Translation as Violence: On Lu Xun’s View of “Yi Jie”

Translation as Violence: On Lu Xun's View of "Yi Jie"

Xuanmin Luo - Professor of English and Translation Studies, Department of Foreign Languages; and Director, Center for Translation and Interdisciplinary Studies, Tsinghua University, Beijing

Wednesday, April 25, 2007 - 12:00pm to 1:30pm
Room 103, Henry R. Luce Hall See map
34 Hillhouse Avenue
New Haven, CT 6511

Translation has long been deemed primarily a verbal shift from one language to another, an art of verbal performance. But this attitude cannot explain why and how translation may play a role in the formation of a nation’s modernity, a time when people evaluate and re-evaluate their history and adjust to a new situation, wherein the local and the alien, the old and the new are in constant conflict. The relatively new field of translation studies has helped scholars throughout the world to appreciate the ideological function of translation. In the past two decades Chinese scholars too have introduced post-colonial, post-modernist and feminist approaches into the study of translation, which has facilitated the dialogue of translation studies between China and the West. Yet the investigation of Chinese translation theory in a cross-cultural context has been insufficient. This paper will discuss Lu Xun’s view of Yi jie in translation in a global context. Translation is, in this case, treated as a violence to subvert tradition and as a series of conscious activities aimed at reforming China and constructing Chinese modernity. Luo Xuanmin, Ph.D, is professor of English and Translation Studies in the Department of Foreign Languages, Director of the Center for Translation and Interdisciplinary Studies, Tsinghua University, Beijing, China. His research interests cover translation and interdisciplinary studies, comparative literature and discourse analysis. His publication includes books and translations in various presses, e.g. Translating China (ed.), Singapore: Marshall Cavendish Academic, 2007; Translation and Interdisciplinary Studies (ed.), Beijing: Foreign Languages Press, 2007; Literary Criticism and Literary Translation, Beijing: People’s Literature Press, 2005; Language, Cognition and Translation Studies (ed.), Beijing: Foreign Languages Press, 2005; Intertextuality and Translation, Beijing: Tsinghua University Press, forthcoming. His translation includes Creative Intuition in Art and Poetry (Jacques Maritain), Beijing: San-Lian Press, 1991; The Adventures of Huckleberry Finn (Mark Twain) Haikou: Hainan International News Press, 1997; God of the Jesus Christ (Walter Kasper, English translation by Matthew I.O. Connell) Hong Kong: The Logos and Pneuma Press, 2005. His articles were published in various journals at home and abroad, e.g. META, Perspectives, Tamkang Review, Foreign Literature Review, Journal of Chinese Translators, Chinese Comparative Literature, Foreign Languages Teaching and Research, Journal of Tsinghua University. He is the recipient of the “Outstanding Scholar for Chinese Higher Education” granted by the State Council of China (1993). He also won the Second Prize for his book A Contrastive Study in Discourse Analysis between English and Chinese, an award for “Outstanding Works in Humanities and Social Sciences” bestowed by the City Government of Beijing (2002). “Teaching Translation in China: Problems and Perspectives”, won him the third prize for “The 3rd China’s Outstanding Researchers in Education” bestowed by the Chinese Ministry of Education (2006). Professor Luo is the Executive Committee Member of the International Association of Translation and Intercultural Studies (IATIS); Vice Chairman, Chinese Association of Comparative Studies in English and Chinese (CACSEC); the Founding Editor of the journal Foreign Languages and Translation, Chief Editor of Abstracts of Chinese Translation Studies (ACTS), Member on the Editorial Board of the Journal of Chinese Translators. He is also on the International Advisory Board of the Canadian journal TTR, co-editor of the Denmark journal Perspectives: Study on Translatology,, and Advisory Board Member of the Centre for Asian and African Literatures co-sponsored by SOAS & UCL, UK. Professor Luo was twice (1995-1996, 2001) Visiting Fellow to the Department of Comparative Literature at Yale University. He is, at present, Fulbright Research Scholar (2006-2007) at the Department of Slavic Languages and Literatures, University of California, Los Angeles. His current research project is “Shaping Chinese Modernity through Translation: Case Studies in the Late 19th and the Early 20th Centuries.”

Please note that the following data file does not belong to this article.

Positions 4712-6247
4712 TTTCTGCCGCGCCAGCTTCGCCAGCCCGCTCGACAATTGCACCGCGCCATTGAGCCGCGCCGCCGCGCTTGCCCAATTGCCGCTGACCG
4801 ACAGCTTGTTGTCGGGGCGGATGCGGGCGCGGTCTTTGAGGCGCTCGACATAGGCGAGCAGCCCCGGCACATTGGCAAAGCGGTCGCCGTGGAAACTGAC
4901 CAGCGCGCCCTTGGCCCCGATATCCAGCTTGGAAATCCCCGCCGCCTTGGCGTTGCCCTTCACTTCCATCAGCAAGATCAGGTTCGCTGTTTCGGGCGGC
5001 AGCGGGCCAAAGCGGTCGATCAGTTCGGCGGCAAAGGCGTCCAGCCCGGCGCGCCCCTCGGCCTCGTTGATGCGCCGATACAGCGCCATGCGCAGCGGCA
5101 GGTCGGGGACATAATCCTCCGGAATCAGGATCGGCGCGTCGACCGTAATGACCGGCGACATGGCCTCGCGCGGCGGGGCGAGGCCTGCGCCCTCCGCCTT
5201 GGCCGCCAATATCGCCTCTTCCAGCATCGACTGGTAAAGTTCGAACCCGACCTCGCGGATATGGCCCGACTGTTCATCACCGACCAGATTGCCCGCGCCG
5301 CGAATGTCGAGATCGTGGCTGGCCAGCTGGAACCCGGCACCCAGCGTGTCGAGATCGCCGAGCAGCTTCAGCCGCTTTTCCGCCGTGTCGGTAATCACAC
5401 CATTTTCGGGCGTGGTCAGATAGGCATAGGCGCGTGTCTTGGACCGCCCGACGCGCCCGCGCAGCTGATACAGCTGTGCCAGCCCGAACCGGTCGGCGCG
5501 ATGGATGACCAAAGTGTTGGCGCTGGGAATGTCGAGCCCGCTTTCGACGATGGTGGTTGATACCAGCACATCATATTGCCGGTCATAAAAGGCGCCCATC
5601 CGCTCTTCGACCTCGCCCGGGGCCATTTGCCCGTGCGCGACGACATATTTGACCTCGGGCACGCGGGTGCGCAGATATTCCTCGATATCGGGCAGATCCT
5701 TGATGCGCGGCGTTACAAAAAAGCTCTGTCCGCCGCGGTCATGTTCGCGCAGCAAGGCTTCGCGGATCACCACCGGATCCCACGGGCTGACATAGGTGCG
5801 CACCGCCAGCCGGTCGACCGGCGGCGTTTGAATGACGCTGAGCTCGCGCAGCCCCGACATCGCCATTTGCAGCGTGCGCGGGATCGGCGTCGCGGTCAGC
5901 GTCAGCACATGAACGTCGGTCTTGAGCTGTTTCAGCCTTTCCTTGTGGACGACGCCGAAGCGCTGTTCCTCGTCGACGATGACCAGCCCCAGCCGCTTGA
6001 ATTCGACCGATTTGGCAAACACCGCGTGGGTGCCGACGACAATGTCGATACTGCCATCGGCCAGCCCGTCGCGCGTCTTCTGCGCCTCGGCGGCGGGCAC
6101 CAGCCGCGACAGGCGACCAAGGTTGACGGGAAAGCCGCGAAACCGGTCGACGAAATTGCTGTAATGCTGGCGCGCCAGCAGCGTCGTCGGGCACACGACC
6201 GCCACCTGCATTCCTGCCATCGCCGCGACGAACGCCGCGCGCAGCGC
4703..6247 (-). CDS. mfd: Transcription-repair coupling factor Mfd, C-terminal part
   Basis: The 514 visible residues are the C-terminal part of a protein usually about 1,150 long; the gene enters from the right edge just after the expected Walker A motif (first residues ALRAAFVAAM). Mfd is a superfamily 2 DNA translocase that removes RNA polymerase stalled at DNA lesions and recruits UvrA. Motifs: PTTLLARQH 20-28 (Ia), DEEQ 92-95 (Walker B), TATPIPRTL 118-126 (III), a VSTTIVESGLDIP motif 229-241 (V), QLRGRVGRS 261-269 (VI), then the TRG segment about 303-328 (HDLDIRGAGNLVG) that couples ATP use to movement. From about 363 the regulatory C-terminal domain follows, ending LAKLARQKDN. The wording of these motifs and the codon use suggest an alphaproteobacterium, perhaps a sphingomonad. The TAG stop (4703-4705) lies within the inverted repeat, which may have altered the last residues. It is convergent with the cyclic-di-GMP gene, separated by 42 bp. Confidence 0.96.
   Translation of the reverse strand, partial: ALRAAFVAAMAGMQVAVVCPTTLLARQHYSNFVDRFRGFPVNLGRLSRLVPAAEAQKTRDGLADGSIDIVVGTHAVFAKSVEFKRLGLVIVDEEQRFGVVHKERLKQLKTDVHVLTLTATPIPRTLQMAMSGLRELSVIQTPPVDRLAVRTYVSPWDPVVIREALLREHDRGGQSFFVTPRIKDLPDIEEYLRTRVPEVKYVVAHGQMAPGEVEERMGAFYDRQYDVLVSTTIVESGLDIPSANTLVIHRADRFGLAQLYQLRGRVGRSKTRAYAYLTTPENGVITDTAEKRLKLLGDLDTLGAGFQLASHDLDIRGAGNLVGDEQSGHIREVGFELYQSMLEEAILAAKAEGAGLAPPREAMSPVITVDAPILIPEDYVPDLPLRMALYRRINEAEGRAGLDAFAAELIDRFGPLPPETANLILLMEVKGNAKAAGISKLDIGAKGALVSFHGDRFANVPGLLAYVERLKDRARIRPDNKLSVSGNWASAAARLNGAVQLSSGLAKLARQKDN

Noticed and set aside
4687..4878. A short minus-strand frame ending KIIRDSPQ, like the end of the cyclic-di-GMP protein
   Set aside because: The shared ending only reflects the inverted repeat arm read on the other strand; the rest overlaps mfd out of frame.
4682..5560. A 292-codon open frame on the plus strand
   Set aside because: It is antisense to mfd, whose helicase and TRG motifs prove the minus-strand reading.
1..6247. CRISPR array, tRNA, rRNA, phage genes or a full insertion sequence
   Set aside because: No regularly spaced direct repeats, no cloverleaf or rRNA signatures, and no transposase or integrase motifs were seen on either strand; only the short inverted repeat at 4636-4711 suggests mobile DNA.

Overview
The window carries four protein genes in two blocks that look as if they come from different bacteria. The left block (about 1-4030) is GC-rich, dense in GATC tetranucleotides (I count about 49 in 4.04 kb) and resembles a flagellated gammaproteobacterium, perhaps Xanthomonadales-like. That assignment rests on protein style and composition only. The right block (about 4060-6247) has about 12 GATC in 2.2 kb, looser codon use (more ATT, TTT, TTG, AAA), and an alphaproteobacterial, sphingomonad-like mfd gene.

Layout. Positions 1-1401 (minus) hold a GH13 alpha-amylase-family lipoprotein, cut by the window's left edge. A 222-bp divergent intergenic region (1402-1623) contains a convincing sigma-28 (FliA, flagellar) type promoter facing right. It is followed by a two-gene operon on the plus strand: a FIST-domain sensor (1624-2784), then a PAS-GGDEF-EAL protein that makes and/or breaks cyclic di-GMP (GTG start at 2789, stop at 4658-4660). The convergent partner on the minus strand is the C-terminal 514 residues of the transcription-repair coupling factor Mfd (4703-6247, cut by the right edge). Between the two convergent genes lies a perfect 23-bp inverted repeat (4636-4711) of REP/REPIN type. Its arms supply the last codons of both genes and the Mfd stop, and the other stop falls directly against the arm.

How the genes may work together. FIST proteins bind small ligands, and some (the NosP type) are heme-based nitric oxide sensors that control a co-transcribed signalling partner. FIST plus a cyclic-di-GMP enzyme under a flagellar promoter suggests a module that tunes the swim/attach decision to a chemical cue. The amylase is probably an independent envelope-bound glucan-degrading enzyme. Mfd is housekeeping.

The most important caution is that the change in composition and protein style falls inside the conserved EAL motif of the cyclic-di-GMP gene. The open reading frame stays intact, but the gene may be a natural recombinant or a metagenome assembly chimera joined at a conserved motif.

This lecture is made possible by support from the Fulbright Program
China, Taiwan, Hong Kong